… In one of the book’s most devastating chapters (“The Junket”) Mrs. Shlaes gives a brief intellectual history of those men and their ideas. Suffice to say that during the 1920s and 1930s, the chatterers at Ivy League cocktail parties — and around FDR’s dinner table — were decidedly smitten with Joseph Stalin and Benito Mussolini.

One of the men Schlaes profiles is Rex Tugwell, a future prominent member of FDR’s Brain Trust. While in Stalin’s Russia, Tugwell looked about with open admiration. “I knew from then on how determined dictators come to manage a people” (p. 73). His admiration for raw power was par for the course among FDR and his cronies. Roosevelt himself declared during his 1936 campaign, “we are fashioning an instrument of unimagined power” (p. 299).

Throughout the book, Shlaes demonstrates that FDR considered the law not as something to be respected and adhered to, but as something to be cynically manipulated or ignored at leisure. In his hands, the law became a weapon to be used against his enemies and other, arbitrarily chosen targets. During his first year of rule alone, “10,000 pages of law had been created” (p. 202), and an army of bureaucrats and police had been raised to enforce them.

America in the Great Depression became a land covered by innumerable laws while sliding into the lawlessness of the NRA (National Recovery Administration). The NRA was FDR’s favorite legislative pet. In it, he put his admiration of Mussolini’s fascist model into action. Mrs. Shlaes pointedly notes that FDR’s economic interventions were “often inspired by socialist or fascist models abroad” (p. 6).

By 1940, America had learned about FDR & Friends that “unpredictability was the only thing you could be sure of” (p. 374). While FDR would repeatedly announce that “we are bringing order out of chaos” (p. 208), Mrs. Shlaes shows unequivocally that his blasé attitude towards the rule of law was doing quite the opposite. How could the economy recover when FDR’s own attorney general went into a court of law and sneered at “the supposed sanctity and inviolability of contractual obligations” (p. 233)?

Team Obama is savvy enough not to sneer. Otherwise, what’s the difference?

Lest I overdo it on excerpting, I’ll stop at this point, and say “read the whole thing.”

When you do, you’ll find that one of the only things that saved the country from the worst of FDR’s lawless, statist excesses was the judicial branch (another, not cited by Maloney, was the “Tea Party” of 1937-1938). Does anyone believe that the courts as currently constituted can save us now?

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RELATED: Van Helsing at Moonbattery (“BHO the Next FDR? We’d Better Hope Not”) says that Team Obama doesn’t really want a recovery —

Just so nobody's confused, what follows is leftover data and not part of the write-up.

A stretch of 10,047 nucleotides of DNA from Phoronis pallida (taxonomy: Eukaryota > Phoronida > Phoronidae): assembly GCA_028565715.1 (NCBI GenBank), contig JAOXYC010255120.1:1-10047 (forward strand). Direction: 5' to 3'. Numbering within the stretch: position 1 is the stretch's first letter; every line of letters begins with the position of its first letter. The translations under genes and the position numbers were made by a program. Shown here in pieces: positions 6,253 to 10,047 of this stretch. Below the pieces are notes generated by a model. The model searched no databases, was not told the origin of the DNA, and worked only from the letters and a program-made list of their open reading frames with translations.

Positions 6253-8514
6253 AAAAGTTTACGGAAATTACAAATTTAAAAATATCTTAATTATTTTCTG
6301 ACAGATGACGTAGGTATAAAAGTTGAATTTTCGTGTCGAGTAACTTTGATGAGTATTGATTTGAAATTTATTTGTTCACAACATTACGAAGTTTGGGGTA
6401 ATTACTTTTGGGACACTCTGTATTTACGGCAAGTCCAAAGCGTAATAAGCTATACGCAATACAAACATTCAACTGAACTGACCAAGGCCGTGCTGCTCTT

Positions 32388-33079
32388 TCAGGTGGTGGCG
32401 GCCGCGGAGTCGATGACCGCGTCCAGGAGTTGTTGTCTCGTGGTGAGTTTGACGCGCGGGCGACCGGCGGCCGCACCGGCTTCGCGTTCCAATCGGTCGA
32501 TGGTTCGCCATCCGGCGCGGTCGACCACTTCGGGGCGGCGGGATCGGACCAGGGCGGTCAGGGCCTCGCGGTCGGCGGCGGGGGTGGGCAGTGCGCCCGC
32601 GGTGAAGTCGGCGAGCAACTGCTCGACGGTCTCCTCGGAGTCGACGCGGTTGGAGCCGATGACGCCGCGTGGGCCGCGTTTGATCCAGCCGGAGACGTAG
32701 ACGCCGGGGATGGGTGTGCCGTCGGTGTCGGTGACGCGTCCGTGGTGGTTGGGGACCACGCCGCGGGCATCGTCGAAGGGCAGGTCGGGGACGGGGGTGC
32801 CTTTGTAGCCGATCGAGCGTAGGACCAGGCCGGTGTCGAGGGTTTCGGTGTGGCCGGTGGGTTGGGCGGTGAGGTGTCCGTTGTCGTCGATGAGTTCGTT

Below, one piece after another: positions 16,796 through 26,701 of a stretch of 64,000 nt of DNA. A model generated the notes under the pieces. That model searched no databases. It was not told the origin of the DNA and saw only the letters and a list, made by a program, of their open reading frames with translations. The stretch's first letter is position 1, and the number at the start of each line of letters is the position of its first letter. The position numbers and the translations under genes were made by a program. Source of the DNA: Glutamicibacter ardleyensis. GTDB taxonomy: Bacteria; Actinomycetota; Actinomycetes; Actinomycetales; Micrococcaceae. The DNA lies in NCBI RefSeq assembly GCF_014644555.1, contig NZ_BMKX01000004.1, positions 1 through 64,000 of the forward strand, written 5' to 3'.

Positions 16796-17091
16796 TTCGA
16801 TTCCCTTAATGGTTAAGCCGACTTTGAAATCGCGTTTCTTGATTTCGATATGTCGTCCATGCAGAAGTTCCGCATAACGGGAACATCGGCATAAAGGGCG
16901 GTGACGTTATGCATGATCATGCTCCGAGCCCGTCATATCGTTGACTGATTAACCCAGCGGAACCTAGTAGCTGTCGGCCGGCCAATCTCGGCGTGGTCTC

Maybe FDR and the Ivy League geniuses in his cabinet were not malevolent, but merely clueless fools. However, having put us through one Great Depression, Democrats cannot use cluelessness as an excuse for imposing another. They know what they’re doing, and we know why they’re doing it.

The argument becomes more convincing with each passing day of the same-old, same-old.

Latest Pajamas Media Column (‘It’s the Uncertainty, Stupid’) Is Up

Filed under: Economy,Taxes & Government — Tom @ 9:28 am

ObamaFunnyMoneyIt’s here.

It will go up here at BizzyBlog on Tuesday morning (link won’t work until then) after the blackout expires.

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Post-column Update: I suspect that I’m going to get some grief for one segment of the column, so I’ll head it off here.

Here’s the segment:

Getting back to Ben Bernanke, it’s important to remember that the Fed chairman has extensively studied the Great Depression and understands its monetary lessons. He agrees with the late Milton Friedman that serious Fed policy blunders added to its depth, telling the Nobel laureate in 2002: “You’re right, we did it. We’re very sorry. But thanks to you, we won’t do it again.”

But there’s only so much Ben and the Fed can do. In Congressional testimony, Bernanke essentially admitted that he has done virtually all he can:

[E}ven as the Federal Reserve continues prudent planning for the ultimate withdrawal of extraordinary monetary policy accommodation, we also recognize that the economic outlook remains unusually uncertain.

That, friends, is a de facto admission of impotence.

Here’s a similar though more diplomatic interpretation from another source:

“There is an implicit message from various Fed speakers that monetary policy is less useful now than most times,” said Tom Gallagher, senior managing director at International Strategy & Investment Group in Washington.

That’s especially true, because it’s hard to see how monetary policy could be get much easier than it is already.

Further Corroboration: “Monetary Policy Cannot Solve Current Economic Weakness”

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Post-column Update 2: Something I came across today relating to a point I mentioned on Thursday (last item at link) also ties into the first update –